General Risks in relation to Financial Instruments
Market conditions (e.g. illiquidity) and/or the operation of the rules of certain markets may increase the risk of loss by making it difficult or impossible to effect transactions.
Transactions in Other Jurisdictions
Transactions on markets in other jurisdictions may expose you to additional risk. Such markets may be subject to regulation, which may offer different or significantly diminished investor protection. Before you trade you should enquire about any rules that may be relevant to your particular transactions. Your local regulatory authority will be unable to compel the enforcement of the rules of regulatory authorities or markets in other jurisdictions where your transactions have been effected. On request, your broker will outline the extent to which they will accept liability for any default of a foreign broker through whom they deal.
The profit or loss for transactions in foreign currency-denominated contracts (whether they are traded in your own or another jurisdiction) will be affected by fluctuations in currency rates where there is a need to convert from the currency denomination of the contract to another currency.
Changes in interest rates can have an effect on the value of securities. The value of securities, especially bonds, can fall with a rise in interest rates, as other investments reflecting the new higher interest rate offer greater returns. Such risk can be offset by diversifying the durations of fixed-income investments held. Alternatively, if interest rates fall, then the value of bonds and other securities may rise.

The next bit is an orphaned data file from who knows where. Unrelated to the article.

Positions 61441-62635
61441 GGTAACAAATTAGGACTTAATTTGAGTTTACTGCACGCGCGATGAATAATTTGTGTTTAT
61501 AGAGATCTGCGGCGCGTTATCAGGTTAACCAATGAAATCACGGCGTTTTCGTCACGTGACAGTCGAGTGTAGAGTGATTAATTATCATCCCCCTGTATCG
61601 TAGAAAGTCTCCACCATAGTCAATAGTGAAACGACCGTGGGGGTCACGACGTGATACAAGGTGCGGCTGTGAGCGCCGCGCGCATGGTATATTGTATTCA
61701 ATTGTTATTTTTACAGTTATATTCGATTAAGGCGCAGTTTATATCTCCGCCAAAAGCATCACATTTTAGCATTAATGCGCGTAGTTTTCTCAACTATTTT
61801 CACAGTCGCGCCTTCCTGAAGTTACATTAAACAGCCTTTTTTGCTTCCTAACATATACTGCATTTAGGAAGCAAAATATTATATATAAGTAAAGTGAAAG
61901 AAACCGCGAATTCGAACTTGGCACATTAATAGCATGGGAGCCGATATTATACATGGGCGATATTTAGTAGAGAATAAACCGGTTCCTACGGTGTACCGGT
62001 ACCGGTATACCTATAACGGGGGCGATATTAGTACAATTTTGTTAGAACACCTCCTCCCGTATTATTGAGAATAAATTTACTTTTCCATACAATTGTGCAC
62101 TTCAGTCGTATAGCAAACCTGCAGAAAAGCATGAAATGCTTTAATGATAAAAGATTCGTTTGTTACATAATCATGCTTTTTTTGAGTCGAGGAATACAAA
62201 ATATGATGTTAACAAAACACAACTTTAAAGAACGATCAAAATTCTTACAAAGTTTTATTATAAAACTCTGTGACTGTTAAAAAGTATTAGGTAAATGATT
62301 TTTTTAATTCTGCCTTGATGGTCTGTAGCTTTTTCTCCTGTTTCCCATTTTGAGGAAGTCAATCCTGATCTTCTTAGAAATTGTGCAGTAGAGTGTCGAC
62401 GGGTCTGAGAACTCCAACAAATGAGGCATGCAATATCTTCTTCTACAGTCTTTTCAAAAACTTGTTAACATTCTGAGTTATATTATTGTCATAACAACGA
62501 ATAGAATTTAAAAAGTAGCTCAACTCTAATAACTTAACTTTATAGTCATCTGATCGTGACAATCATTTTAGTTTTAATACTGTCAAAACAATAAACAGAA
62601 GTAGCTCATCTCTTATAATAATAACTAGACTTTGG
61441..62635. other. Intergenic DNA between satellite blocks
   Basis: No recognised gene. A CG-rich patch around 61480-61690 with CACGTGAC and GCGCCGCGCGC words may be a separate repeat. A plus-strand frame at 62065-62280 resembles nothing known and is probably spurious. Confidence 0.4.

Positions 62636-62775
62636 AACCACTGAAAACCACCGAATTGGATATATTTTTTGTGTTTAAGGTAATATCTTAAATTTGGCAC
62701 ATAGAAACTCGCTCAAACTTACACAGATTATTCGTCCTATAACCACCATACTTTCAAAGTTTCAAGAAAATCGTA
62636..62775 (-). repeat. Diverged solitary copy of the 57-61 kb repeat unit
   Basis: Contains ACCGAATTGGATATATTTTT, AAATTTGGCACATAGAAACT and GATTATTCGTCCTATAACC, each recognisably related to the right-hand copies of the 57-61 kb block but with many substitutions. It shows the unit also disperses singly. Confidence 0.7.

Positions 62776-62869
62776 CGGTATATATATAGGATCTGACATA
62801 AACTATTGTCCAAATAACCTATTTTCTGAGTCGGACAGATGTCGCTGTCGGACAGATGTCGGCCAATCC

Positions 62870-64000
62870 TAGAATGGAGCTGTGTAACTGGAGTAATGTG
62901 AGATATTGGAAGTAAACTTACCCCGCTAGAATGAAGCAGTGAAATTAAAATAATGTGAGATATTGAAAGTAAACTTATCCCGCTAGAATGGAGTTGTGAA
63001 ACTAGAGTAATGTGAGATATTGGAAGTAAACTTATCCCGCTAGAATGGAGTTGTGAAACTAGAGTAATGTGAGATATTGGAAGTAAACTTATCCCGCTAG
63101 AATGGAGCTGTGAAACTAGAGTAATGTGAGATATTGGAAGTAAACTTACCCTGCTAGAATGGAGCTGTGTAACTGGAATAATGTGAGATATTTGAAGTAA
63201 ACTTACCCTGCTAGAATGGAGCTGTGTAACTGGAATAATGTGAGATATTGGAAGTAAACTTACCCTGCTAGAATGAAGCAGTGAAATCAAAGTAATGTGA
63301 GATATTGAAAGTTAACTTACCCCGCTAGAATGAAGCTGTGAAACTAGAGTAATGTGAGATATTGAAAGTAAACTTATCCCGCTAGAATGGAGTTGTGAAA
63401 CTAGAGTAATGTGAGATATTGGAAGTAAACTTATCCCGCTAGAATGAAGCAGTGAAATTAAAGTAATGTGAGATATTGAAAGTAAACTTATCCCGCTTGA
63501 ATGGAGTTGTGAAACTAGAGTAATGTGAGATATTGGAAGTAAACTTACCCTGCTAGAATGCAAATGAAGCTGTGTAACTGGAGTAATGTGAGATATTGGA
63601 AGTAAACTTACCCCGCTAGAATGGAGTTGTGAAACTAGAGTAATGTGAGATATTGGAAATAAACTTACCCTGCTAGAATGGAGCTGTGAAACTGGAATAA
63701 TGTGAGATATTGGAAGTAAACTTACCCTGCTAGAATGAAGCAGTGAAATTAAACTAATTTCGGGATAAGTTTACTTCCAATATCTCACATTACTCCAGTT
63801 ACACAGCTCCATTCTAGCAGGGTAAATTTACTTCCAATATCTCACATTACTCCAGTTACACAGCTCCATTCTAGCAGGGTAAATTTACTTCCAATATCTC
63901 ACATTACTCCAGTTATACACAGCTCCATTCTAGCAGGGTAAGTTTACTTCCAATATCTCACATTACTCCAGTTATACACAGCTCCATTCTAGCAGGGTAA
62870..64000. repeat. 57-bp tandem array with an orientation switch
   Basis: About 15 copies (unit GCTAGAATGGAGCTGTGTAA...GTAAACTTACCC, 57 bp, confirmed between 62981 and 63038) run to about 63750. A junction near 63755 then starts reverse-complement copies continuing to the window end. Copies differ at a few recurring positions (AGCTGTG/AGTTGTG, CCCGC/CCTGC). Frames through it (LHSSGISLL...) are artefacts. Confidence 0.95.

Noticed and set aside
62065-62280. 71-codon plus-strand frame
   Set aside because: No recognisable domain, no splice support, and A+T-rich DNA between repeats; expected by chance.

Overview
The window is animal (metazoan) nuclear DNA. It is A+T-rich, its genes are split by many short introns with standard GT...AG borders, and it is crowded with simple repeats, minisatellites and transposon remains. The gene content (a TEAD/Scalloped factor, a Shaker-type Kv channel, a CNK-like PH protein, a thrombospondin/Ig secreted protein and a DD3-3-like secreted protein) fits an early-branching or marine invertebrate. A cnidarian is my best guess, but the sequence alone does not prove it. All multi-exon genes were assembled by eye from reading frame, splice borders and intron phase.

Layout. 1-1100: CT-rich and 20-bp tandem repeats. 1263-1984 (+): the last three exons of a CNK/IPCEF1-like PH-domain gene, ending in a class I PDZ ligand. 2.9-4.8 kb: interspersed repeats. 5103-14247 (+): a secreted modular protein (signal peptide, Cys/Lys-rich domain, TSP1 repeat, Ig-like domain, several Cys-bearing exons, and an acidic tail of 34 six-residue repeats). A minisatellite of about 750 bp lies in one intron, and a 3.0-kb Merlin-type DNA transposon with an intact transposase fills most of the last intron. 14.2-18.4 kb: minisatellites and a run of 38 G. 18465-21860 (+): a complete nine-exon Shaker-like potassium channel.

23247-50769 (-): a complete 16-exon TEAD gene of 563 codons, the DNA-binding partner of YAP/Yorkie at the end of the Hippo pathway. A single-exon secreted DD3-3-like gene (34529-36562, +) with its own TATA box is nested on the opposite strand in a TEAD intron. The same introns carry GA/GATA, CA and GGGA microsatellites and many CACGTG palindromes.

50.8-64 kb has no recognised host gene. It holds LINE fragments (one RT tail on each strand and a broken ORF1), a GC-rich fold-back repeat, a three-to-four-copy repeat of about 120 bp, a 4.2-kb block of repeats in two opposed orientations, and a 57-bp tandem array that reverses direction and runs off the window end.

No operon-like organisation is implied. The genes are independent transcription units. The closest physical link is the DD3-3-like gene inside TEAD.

Trading Facilities and Electronic Trading
Most open-outcry and electronic trading facilities are supported by computer based component systems for the order-routing execution, matching, registration or clearing of trades. As with all facilities and systems, they are vulnerable to temporary disruption or failure and you will be exposed to risks associated with the system including the failure of hardware and software. The result of any system failure may be that your order is either not executed according to your instructions or is not executed at all. Your ability to recover certain losses may be subject to limits on liability imposed by the system provider, the market, the clearinghouse and/or member firms.
In some jurisdictions, and only then in restricted circumstances, firms are permitted to effect off-exchange transactions. The firm with which you deal may be acting as your counterparty to the transaction. It may be difficult or impossible to liquidate an existing position, to assess the value, to determine a fair price or to assess the exposure to risk. For these reasons, these transactions may involve increased risks. Off-exchange transactions may be less regulated or subject to a separate regulatory regime. Before you undertake such transactions, you should familiarize yourself with applicable rules and attendant risks.